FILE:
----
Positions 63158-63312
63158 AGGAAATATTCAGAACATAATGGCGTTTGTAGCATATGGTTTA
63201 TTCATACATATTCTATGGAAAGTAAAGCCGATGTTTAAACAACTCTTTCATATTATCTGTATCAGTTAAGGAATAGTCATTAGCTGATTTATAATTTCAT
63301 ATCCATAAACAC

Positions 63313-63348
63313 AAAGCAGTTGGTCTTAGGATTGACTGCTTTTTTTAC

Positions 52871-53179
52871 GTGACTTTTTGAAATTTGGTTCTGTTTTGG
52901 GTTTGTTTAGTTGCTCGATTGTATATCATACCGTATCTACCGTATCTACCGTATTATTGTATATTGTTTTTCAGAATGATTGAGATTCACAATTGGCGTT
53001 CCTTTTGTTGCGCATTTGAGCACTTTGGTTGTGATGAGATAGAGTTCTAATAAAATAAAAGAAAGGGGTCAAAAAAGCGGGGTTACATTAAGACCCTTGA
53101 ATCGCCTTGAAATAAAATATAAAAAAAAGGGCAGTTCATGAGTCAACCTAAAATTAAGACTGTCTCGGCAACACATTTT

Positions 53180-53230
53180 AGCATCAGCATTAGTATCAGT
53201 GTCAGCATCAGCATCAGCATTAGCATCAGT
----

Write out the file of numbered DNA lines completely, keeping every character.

Positions 63158-63312
63158 AGGAAATATTCAGAACATAATGGCGTTTGTAGCATATGGTTTA
63201 TTCATACATATTCTATGGAAAGTAAAGCCGATGTTTAAACAACTCTTTCATATTATCTGTATCAGTTAAGGAATAGTCATTAGCTGATTTATAATTTCAT
63301 ATCCATAAACAC

Positions 63313-63348
63313 AAAGCAGTTGGTCTTAGGATTGACTGCTTTTTTTAC

Positions 52871-53179
52871 GTGACTTTTTGAAATTTGGTTCTGTTTTGG
52901 GTTTGTTTAGTTGCTCGATTGTATATCATACCGTATCTACCGTATCTACCGTATTATTGTATATTGTTTTTCAGAATGATTGAGATTCACAATTGGCGTT
53001 CCTTTTGTTGCGCATTTGAGCACTTTGGTTGTGATGAGATAGAGTTCTAATAAAATAAAAGAAAGGGGTCAAAAAAGCGGGGTTACATTAAGACCCTTGA
53101 ATCGCCTTGAAATAAAATATAAAAAAAAGGGCAGTTCATGAGTCAACCTAAAATTAAGACTGTCTCGGCAACACATTTT

Positions 53180-53230
53180 AGCATCAGCATTAGTATCAGT
53201 GTCAGCATCAGCATCAGCATTAGCATCAGT